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  • Palaeolithic : Cave Paintings

    Pech Merle Cave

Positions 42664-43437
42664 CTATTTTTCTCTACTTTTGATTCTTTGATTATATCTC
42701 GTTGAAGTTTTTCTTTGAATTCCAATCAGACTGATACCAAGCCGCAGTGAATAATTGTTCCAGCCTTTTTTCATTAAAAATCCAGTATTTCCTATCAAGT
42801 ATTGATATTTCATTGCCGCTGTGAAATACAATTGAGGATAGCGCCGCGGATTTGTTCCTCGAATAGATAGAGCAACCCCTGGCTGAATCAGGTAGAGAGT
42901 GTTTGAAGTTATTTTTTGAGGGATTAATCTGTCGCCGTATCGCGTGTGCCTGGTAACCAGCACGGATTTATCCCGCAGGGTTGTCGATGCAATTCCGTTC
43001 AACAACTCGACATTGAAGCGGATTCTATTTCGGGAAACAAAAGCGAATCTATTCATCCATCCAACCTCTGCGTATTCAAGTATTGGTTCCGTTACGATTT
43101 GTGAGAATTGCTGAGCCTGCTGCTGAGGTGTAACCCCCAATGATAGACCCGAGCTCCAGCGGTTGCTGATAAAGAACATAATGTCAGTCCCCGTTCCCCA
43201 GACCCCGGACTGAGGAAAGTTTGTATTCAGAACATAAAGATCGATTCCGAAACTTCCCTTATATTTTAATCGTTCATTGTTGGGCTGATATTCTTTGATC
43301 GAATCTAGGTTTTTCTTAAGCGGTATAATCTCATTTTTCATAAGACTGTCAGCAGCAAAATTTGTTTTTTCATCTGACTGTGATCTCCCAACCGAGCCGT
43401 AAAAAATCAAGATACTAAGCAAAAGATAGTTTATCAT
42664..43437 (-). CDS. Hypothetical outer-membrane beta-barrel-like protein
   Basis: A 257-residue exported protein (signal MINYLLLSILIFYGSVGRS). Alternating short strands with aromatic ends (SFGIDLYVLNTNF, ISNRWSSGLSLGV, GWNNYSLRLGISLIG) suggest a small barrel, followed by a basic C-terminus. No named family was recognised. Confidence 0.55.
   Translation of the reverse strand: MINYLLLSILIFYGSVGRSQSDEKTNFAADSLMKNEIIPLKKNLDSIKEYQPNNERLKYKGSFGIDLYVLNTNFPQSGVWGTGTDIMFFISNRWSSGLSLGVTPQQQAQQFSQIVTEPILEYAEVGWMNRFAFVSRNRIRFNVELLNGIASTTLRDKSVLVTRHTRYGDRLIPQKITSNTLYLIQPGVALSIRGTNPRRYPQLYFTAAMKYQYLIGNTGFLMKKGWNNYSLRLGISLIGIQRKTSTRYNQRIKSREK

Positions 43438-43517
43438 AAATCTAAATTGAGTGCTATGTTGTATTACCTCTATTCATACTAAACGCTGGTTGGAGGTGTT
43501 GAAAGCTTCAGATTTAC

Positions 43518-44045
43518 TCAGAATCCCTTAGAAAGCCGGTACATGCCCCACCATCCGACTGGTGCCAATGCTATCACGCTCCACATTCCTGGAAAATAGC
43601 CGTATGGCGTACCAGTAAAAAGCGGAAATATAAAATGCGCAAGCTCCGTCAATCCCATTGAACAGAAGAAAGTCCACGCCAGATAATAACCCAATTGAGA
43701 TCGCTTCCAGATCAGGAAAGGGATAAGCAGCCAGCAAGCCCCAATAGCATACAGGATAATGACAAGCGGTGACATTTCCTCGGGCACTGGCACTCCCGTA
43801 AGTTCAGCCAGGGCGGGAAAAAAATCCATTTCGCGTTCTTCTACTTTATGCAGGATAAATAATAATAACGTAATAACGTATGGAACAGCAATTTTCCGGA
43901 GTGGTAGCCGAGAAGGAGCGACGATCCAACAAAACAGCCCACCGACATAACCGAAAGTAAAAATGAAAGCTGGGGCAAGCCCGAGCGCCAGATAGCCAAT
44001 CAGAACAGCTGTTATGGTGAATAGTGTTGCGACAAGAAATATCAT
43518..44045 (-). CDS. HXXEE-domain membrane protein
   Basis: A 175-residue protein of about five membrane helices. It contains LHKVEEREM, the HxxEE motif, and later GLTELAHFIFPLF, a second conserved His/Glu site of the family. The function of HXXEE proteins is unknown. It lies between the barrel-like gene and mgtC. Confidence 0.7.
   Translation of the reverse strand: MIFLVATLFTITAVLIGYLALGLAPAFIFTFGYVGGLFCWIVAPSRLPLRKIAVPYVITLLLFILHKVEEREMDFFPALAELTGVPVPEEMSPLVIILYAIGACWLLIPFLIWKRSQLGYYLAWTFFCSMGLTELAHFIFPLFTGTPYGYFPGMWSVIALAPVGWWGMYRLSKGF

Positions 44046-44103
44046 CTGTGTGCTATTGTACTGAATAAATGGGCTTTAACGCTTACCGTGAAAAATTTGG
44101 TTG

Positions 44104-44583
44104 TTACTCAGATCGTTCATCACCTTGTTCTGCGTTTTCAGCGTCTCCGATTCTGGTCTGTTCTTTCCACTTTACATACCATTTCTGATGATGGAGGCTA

Pech Merle cave is in the south of France, department Lot, 280 m high on the eastern slope of the hill of the same name. Pech Merle was discovered in 1922 by two teenagers, H. David and A. Duterte. It is the main element of a system, consisting of the neighbouring caves. The average width of its galleries is 10 m and the height of the ceilings is often from 5 to 10 m. It lies in two levels but the paintings are seen only in the first one; total length of the painted walls is 300 m. The paintings include painted and graphic depictions of animals and different signs. Besides, there are anthropomorphic figures too, some of them are rather realistic. On the whole there are about 700 depictions on the cave walls. But the traces of prehistoric peoples are not only on the walls of the cave: imprints of children's feet, fragments of charcoal, the remains of a deer shoulder- blade and three silicic tools: a burin, a lamp and a shaped stone. All these finds may be dated to the Upper Palaeolithic. A small number of finds and other traces, left by a man on the cave floor testifies to the that it was not intended for a long inhabitation and was visited rather seldom, only in connection with some ritual actions.

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